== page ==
The expected values have different scores that allow the agent to evaluate the effectiveness of each rule and help it self-evaluate by increasing the accuracy of the utility of each rule. Each rule can have four possible expected values scored {−v, 0, +v, 2v} based on the level of success. The expected value function for each rule is stored in the Collective Memory. These values are chosen to show the effectiveness of each rule for a player at an exact point in time. The lowest value represents that the rule was not only unable to improve the player but the player is actually performing worse than before. The 0 value represents when the rule has not had any measurable impact on the player while the +v value is a representation of the rule having had a positive impact on the player. The final high value of 2v is assigned to the rule when not only the recommendation has led to improved performance but it has had such a considerable impact that the player has moved to the goal evolution state as a result of this rule, hence registering double the expected value of just improved performance. In our implementation we have assigned v = 5 to allow for more precision and granularity when combining the expected utilities of rules to score the overall performance of the rule and to avoid long fractional parts which due to rounding can cause false positives. Equation 7 illustrates an example of the expected value function of Rule 07 from Eq. 6 for a player.

$$ E_{R07} \left( {Player_{i} } \right) = \left\{ {\begin{array}{*{20}l} {Low score \left| {\left| { Semi{-}Active } \right|} \right| Inactive} \hfill &\quad { - 5} \hfill \\ {Average score \wedge Active \wedge Same score} \hfill &\quad 0 \hfill \\ {Average score \wedge Active \wedge Better score} \hfill &\quad 5 \hfill \\ {New state \equiv Dominance} \hfill & \quad{10} \hfill \\ \end{array} } \right. $$
(7)

Each time a recommendation rule is applied, the agent monitors its impact to assign a value based on expected values such as those in Eq. 7. These scores are summed to make what is known as the utility of each recommendation as discussed in the next section and presented in Eq. 9. The agent uses this self-evaluation process to increase the effectiveness of its recommendations.

Self-evaluation of personalisation effects

The Personalisation Agent is the processing core of the proposed architecture. As shown in Fig. 7, the External Sensor takes information from the game consisting of the current decision, current round results and the current game state which is transferred to the Blackboard. The information that is directly changed by the agents are stored in the Blackboard. Not all of this data is shared amongst all agents, rather it acts as a memory for each agent where some of the data is shared. Player Activities, Evolution State and Evolution Action are only accessible to the specific agent assigned to a player but Personalisation Chronicle, Personalisation Status and the Utilities are shared amongst all agents as any change in them could affect other agents. Player Activities, Evolution State and Evolution Action which are retrieved from the Player Profile, are private to each agent. This information is only useful for tracking the progress of a specific player and therefore this level of granularity is only useful to the agent in charge of personalisation for this player.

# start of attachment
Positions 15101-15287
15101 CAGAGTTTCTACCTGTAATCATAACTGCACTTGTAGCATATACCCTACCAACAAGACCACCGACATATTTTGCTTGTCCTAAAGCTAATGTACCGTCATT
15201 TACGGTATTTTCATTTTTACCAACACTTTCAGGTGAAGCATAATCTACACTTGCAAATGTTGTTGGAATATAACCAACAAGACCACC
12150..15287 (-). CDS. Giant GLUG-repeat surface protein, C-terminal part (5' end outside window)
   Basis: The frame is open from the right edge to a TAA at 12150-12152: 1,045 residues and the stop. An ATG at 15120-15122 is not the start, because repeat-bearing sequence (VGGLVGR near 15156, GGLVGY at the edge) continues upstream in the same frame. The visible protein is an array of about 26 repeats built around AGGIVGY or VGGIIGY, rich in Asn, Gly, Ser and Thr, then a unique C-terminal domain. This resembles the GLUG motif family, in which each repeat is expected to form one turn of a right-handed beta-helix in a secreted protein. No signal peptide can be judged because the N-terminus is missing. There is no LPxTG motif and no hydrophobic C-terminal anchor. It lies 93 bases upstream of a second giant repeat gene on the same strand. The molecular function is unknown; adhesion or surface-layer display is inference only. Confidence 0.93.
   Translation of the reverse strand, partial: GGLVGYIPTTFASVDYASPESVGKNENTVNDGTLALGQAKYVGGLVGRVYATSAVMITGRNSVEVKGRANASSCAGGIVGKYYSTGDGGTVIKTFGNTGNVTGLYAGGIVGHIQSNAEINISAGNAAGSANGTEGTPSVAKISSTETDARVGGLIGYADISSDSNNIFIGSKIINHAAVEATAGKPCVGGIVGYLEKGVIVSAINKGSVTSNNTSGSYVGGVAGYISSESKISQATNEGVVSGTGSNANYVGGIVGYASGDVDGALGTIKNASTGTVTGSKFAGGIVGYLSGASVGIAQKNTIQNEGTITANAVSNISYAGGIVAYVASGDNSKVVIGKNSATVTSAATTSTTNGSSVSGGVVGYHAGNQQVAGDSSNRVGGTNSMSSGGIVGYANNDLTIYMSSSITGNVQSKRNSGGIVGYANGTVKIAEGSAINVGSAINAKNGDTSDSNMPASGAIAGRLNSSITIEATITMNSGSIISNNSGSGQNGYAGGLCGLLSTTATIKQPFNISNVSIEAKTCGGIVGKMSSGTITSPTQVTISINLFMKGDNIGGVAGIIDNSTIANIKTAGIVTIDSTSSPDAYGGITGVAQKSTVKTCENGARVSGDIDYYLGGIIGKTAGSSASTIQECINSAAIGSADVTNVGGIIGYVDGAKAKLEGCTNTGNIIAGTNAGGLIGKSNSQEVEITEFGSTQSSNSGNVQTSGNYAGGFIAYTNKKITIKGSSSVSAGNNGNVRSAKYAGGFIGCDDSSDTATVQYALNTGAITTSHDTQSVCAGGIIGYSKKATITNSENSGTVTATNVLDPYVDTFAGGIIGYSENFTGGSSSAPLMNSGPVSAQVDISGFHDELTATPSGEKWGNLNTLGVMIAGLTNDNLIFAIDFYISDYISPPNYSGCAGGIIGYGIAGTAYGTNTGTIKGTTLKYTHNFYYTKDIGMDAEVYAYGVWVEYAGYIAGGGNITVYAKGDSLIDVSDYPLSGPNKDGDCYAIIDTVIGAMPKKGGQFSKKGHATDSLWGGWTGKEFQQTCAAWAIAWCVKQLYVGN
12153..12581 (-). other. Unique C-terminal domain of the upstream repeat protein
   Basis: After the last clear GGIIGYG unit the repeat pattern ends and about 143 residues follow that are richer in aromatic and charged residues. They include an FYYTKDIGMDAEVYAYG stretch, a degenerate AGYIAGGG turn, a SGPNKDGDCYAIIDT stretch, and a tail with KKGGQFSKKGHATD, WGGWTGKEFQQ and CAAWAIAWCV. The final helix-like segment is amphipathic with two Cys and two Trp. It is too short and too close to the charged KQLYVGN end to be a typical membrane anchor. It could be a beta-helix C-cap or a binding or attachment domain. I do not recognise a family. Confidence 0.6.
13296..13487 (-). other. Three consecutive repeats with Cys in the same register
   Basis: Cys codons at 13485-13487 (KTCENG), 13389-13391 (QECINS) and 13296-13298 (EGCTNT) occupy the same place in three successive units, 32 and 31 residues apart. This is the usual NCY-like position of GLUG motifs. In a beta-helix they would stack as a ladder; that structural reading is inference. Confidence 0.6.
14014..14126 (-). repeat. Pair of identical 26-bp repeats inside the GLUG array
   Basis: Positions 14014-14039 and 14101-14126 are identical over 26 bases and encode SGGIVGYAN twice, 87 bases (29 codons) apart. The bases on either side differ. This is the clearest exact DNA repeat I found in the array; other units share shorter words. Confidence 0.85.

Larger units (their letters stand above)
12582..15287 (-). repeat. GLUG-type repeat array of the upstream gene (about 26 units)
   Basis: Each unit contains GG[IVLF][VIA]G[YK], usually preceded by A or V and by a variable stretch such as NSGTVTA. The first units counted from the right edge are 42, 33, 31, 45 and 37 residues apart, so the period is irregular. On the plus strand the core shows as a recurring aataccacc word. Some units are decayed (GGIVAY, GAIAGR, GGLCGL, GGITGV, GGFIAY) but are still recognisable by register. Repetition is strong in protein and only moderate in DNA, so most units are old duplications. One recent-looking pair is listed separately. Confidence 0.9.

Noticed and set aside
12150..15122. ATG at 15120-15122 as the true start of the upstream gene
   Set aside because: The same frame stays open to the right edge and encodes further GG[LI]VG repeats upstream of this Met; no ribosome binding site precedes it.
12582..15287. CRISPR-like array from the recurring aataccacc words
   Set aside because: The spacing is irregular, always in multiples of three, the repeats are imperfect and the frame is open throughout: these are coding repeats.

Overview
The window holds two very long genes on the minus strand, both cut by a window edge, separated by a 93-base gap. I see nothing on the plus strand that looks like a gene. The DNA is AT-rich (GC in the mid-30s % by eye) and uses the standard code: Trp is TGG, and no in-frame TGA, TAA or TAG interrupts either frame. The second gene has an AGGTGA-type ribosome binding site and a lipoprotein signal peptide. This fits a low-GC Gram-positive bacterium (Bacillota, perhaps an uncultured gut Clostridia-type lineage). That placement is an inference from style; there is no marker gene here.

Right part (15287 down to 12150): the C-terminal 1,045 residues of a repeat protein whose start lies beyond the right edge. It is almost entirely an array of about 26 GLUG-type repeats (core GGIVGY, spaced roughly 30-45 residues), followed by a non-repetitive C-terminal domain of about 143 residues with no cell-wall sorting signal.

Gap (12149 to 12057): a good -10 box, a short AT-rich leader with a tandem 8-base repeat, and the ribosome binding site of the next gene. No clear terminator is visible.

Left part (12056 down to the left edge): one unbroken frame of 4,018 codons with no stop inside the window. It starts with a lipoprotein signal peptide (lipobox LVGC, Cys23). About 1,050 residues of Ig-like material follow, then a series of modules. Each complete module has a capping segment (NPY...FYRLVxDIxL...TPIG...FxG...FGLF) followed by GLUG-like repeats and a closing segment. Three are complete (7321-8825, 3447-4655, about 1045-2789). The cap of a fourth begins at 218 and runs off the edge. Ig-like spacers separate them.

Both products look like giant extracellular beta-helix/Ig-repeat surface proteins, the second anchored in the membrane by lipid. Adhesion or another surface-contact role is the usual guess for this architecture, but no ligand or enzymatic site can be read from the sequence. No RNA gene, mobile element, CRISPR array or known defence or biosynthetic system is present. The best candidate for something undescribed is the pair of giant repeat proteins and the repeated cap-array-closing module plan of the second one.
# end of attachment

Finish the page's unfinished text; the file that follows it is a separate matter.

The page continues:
Fig. 7
figure7

Agent process and data flow

The Reflective Sensor retrieves the information of all Player Profiles and Team Profiles which match the current player’s status. The reflective information, the current external information along with the history of external player information are passed to the Arbitrator.

The Proponent, illustrated in Fig. 8, uses this information to evaluate if the current recommendation is still valid or has expired. Personalisation Status within the Blackboard stores the current status of the personalisation rule that has been applied to the player. If the timeframe of the rule has passed, it holds the result of the rule based on the expected values. Otherwise, this holds the current status of the rule such as time left and the current progress of the player according to the expected values.

Fig. 8
figure8

Proponent process

The examples in Eq. 6 show that some recommendations might have a timeframe such as one day. In cases when the timeframe is no more than one day, the agent allows the time frame to expire before re-evaluating the personalisation. Yet, if the timeframe is longer than one day, if there is no timeframe, or it has expired, then the Proponent evaluates the performance of the recommendation and stores it. The Proponent then finds the most suitable rule or rules within the Personalisation-Condition Rules, as illustrated in Eq. 8, where, for example, \( State_{R} \) represents the State of rule R and \( State _{{Player_{i} }} \) represents the State of \( Player_{i} \).